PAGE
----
Sarah H. Reynolds and Fuyumi Murata collaborate on this second iteration of Unstable to once again explore their shared interests in mimicry, ambiguity, and shadows. The first iteration of this project took place in Hiketa, Japan. Using found objects and documentation through photography and painting, these two artists create site specific installations in an attempt to unsettle the viewer’s very idea of what an object is and how it can exist in the world. While Reynolds and Murata were working on the first iteration of this project they would walk the gardens of Japan noting how the very concept of the garden was something incredibly malleable. In one moment it can imagined as a pristine thing, but venture around the bend of a path and one is met with a verdant wilderness. Shape and form come into question as properties of an object that are by no means fixed. Unstable puts the onus of interpretation on the viewer, accounting for the inevitably variable lens through which each individual will encounter an object.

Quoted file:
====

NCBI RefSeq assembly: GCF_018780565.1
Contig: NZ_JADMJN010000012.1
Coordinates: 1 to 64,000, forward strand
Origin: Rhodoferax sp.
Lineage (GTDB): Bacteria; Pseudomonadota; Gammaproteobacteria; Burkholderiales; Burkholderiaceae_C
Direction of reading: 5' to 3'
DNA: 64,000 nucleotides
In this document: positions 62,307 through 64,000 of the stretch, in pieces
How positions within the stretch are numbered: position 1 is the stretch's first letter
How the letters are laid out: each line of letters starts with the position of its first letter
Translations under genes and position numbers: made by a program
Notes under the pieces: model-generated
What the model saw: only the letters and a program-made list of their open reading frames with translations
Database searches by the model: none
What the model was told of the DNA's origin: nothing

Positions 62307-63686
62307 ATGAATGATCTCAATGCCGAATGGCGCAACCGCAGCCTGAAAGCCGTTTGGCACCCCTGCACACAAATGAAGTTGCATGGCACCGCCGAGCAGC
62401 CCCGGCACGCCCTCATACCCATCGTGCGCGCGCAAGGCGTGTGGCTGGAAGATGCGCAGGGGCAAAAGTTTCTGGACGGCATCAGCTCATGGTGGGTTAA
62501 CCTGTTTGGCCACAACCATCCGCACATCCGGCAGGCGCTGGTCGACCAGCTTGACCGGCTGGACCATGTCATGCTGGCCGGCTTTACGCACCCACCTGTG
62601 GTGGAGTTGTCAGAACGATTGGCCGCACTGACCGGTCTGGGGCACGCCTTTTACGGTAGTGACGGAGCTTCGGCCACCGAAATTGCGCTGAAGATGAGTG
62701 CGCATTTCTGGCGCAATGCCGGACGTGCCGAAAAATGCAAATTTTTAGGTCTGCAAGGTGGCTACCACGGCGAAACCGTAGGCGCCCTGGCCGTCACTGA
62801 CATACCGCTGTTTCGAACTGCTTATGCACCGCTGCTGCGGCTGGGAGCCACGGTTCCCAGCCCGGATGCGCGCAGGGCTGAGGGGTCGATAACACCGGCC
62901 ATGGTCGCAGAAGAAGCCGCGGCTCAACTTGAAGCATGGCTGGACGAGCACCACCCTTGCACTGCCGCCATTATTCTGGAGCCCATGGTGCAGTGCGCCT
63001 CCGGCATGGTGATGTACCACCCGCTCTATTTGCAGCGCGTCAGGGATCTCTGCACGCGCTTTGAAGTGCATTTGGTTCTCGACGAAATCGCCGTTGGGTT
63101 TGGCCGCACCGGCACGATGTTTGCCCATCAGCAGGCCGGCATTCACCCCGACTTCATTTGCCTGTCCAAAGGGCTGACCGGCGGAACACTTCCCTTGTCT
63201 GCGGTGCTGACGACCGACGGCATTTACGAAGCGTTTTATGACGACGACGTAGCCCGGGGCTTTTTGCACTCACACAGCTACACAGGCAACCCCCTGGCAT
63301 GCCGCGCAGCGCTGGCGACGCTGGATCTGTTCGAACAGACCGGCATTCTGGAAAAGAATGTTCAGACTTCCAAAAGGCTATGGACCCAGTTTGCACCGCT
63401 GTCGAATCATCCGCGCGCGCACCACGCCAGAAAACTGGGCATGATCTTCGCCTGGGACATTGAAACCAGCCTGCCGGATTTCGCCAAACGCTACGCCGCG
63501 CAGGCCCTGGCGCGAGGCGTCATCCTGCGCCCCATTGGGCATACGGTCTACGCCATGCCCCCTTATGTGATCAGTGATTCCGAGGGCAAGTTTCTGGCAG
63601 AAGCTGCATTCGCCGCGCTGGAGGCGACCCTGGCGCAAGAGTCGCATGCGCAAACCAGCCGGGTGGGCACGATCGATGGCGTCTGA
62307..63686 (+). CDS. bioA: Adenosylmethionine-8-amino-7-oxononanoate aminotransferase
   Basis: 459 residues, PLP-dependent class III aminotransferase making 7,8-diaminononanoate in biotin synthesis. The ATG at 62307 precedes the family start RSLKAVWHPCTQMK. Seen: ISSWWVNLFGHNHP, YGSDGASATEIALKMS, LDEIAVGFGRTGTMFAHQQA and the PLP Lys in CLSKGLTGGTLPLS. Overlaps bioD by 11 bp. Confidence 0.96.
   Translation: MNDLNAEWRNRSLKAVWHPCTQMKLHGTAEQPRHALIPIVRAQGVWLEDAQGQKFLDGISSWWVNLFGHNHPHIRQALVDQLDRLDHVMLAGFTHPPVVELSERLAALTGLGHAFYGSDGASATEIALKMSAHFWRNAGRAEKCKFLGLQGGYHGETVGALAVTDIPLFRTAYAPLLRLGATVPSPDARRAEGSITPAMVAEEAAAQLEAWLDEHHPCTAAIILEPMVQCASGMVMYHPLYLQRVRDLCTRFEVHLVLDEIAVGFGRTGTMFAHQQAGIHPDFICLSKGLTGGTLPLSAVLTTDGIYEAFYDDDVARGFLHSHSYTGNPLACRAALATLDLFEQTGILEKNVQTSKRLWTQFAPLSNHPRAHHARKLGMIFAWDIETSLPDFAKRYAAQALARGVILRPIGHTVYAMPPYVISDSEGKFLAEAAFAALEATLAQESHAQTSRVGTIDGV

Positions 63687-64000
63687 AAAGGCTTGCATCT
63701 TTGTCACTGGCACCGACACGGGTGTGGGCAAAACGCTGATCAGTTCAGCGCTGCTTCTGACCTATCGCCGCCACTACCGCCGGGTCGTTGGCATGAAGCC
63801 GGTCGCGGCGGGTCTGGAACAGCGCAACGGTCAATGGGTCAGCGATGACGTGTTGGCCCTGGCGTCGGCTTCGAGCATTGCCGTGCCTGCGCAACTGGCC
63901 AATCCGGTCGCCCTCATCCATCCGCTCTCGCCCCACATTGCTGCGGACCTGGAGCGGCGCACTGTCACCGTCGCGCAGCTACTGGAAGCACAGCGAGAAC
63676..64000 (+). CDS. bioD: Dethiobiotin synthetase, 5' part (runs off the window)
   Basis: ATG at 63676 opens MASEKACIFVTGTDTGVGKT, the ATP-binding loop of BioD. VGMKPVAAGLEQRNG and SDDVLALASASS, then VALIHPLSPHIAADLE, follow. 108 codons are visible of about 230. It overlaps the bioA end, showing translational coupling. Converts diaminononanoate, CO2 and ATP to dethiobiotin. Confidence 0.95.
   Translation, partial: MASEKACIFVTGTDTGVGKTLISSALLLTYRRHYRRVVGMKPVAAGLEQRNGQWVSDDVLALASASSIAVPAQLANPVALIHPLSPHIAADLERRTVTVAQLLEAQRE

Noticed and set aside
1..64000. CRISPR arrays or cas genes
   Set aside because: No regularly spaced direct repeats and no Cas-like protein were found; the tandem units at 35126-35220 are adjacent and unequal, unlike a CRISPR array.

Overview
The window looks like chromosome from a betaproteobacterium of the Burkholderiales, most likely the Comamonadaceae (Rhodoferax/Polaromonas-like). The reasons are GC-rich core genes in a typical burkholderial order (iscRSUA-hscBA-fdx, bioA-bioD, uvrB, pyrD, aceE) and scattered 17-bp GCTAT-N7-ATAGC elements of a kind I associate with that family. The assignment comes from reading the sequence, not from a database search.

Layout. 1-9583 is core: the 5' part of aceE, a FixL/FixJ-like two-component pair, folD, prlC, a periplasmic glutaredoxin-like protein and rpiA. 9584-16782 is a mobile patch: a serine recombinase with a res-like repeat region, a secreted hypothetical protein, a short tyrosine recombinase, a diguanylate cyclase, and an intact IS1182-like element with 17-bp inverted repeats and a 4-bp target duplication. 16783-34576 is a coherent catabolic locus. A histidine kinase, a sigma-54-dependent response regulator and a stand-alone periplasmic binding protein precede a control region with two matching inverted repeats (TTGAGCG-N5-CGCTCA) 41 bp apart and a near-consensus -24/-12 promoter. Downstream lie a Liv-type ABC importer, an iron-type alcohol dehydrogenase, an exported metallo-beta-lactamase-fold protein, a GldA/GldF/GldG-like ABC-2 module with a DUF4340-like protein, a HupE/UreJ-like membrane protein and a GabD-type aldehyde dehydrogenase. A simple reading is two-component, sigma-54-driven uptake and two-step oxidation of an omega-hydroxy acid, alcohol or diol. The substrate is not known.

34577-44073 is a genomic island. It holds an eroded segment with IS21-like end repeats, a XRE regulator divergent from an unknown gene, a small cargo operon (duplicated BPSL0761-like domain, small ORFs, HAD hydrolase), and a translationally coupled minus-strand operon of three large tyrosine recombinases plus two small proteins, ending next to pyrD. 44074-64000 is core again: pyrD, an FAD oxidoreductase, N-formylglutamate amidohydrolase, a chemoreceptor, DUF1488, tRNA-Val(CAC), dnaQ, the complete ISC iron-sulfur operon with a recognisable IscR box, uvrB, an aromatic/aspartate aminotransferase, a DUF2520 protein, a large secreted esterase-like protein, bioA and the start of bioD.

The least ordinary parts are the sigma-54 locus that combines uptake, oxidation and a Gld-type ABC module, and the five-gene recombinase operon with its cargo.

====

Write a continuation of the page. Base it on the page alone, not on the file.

The context of Chicago presents a unique opportunity for this project to exist in a new way. Fuyumi travelled from Japan to collaborate on this site-specific installation. The methodology remains constant, each artist determined to find objects that resonate with them in some way before continuing on to the documentation and installation process. What presents itself as an object of importance will undoubtedly be informed by both artists’ backgrounds and making practices. Their collaborative work brings together objects that articulate concepts of shape, line, form, shadow, texture, time, and scale in such a way that the final installation sheds light on the multiplicity of meanings that a given object can have should there be space enough for diverse interpretation.
Unstable: not firm or fixed, not constant, prone to change, not stable